Abstract: We discuss and illustrate (some of) the following logical properties of quantification in natural language (NL):
Reading: E.L. Keenan "Some Properties of Natural Language Quantifiers" in Linguistics and Philosophy vol 25: Nos 5-6. pp. 627-654
Logic is not just about single agents describing fixed situations by monologues. Every speech act changes information states of interacting groups of people. This calls for dynamic-epistemic logics keeping track of such changes, due to Plaza, Gerbrandy, Baltag, van Ditmarsch, and others, such as Fagin-Halpern-Moses- Vardi, or Parikh. We explain how update logics work, and what broader issues arise. In particular, how do statements produce common knowledge (if/when they do), and how can we plan discourse in public settings without informing everyone about everything (since ignorance is the basis of civilised social life)? Such issues have clear analogies with analysis/synthesis of programs in computer science, and I conclude with new examples of what Parikh has called 'social software'.
J. van Benthem, 2001, 'Logics for Information Update', Proceedings TARK VIII, Morgan Kaufmann, Los Altos, 51-88.
J. van Benthem, 2002, 'One is a lonely number: the logic of communication', to appear in P. Koepke et al., eds., "Logic Colloquium & Colloquium Logicum, Muenster 2002".
Kant's approach to the philosophy of mathematics is virtually unique in the history of philosophy in that he assigns the capacity for a priori knowledge in this science to the faculty of sensibility rather than the intellect. (Kant takes the intellect to be the source of a priori knowledge in pure logic but sensibility to be the source of pure mathematics.) In this way Kant arrives at the quite unusual idea of a pure or a priori faculty of sensibility, whose structure is given by the "pure intuitions" of space and time. I explore the variety of factors motivating and sustaining Kant's unique conception, including his views on the relationship between pure mathematics and logic, the roles of construction and calculation in geometry and arithmetic, and the relationship between pure mathematics and sense perception (empirical intuition). In this way we see how pure and applied mathematics are related, for Kant, including especially a particular application in mathematical physics.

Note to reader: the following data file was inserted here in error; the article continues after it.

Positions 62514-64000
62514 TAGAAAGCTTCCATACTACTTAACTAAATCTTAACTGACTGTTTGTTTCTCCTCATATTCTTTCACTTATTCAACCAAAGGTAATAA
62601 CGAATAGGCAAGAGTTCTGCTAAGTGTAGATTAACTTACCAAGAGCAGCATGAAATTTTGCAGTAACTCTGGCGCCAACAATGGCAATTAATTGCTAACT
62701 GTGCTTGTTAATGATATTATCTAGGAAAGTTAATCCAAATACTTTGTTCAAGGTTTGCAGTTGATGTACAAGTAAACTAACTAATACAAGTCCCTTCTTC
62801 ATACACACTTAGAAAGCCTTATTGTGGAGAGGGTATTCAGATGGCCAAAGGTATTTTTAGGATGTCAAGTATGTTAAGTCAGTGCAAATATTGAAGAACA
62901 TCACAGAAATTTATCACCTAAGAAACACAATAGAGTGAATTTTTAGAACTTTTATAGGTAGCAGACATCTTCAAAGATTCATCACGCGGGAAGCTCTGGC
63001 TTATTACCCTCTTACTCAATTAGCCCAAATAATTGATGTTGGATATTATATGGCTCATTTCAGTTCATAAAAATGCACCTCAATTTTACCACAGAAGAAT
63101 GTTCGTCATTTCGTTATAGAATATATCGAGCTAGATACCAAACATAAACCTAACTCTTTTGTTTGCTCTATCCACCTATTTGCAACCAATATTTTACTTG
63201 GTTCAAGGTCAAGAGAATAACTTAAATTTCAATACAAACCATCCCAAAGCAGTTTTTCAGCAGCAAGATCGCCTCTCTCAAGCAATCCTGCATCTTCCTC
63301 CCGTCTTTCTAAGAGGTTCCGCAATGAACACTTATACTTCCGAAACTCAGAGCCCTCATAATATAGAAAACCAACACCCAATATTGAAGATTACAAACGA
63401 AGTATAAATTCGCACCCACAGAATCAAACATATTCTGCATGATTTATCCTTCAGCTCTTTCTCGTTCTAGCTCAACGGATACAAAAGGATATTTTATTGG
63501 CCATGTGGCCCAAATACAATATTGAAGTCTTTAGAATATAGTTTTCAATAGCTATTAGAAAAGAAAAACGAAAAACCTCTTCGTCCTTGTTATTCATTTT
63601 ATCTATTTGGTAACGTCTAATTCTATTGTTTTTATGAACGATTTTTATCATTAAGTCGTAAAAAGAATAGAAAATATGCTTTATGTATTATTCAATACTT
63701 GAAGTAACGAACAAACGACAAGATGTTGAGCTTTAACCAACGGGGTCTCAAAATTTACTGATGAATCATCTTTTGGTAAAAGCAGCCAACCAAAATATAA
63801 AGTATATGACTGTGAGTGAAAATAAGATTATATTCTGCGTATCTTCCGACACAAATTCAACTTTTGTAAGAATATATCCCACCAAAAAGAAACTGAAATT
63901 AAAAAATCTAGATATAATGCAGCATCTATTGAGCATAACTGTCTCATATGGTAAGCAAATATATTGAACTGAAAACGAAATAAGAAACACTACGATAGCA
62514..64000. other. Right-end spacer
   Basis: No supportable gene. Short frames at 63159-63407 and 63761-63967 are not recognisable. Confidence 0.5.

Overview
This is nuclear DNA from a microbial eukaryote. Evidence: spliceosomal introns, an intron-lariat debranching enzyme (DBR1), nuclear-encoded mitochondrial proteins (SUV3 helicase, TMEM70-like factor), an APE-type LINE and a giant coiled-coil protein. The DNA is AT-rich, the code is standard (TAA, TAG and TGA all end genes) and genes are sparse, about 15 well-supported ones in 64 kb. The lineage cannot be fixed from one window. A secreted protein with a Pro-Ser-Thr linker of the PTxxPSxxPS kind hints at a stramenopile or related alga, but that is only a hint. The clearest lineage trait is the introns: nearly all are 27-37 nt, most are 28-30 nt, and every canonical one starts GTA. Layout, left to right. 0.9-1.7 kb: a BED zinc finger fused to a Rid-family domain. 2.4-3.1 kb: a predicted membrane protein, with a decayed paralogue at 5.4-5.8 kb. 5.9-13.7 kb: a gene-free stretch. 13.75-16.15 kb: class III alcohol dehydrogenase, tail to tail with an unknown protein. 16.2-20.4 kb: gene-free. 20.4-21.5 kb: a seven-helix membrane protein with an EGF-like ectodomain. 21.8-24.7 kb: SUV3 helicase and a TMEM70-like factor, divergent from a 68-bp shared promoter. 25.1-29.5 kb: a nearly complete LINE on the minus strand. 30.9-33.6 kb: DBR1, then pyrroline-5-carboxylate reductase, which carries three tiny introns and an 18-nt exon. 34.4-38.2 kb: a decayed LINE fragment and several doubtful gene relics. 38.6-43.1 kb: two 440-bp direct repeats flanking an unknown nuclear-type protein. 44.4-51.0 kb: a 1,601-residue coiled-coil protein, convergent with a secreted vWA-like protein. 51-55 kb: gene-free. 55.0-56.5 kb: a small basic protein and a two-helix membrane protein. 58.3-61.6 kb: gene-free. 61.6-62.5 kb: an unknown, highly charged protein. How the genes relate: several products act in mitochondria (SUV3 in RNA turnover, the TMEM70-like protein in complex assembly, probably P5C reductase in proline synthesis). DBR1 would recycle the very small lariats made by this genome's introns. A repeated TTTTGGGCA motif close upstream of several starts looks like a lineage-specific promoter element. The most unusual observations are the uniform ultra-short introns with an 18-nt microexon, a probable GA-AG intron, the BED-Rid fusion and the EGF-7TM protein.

Introductory textbooks on formal linguistics lay considerable stress on the thesis that human languages are infinite collections of expressions. The arguments they give, however, are uniformly unsound. This paper dissects the logic of the arguments and exposes their failings, their hidden assumptions, and their links (or lack of links) to issues that are really about other things, like the abilities of speakers or the form in which grammars should be cast. It is argued that we do not have to accept that human languages are infinite collections, yet we also do not have to accept the (even more indefensible) position that they are finite. Despite appearances, there is no contradiction here.
C. Peacocke suggested in Being Known, Oxford : Clarendon Press, 1999, a "principle based" approach to modality where the roles of actual world and other possible world are drastically different. The talk describes one of possible formalizations of this approach allowing to make precise some of the suggestions.
I will present a simple, Mathematica-based decision procedure for a rather broad class of arguments in the probability calculus. Some background on the decision procedure will be presented, and then some applications of the procedure to Bayesian philosophy of science will be presented. The relevant background about Bayesianism will be provided as well. The procedure in question has already been used to solve dozens of problems in contemporary Bayesian confirmation theory (these applications were reported in the author's dissertation, and in several recent publications of the author as well).
Abstract: It is by now well known that Gödel first advocated the philosophy of Leibniz and then, since 1959, that of Husserl. This raises three questions: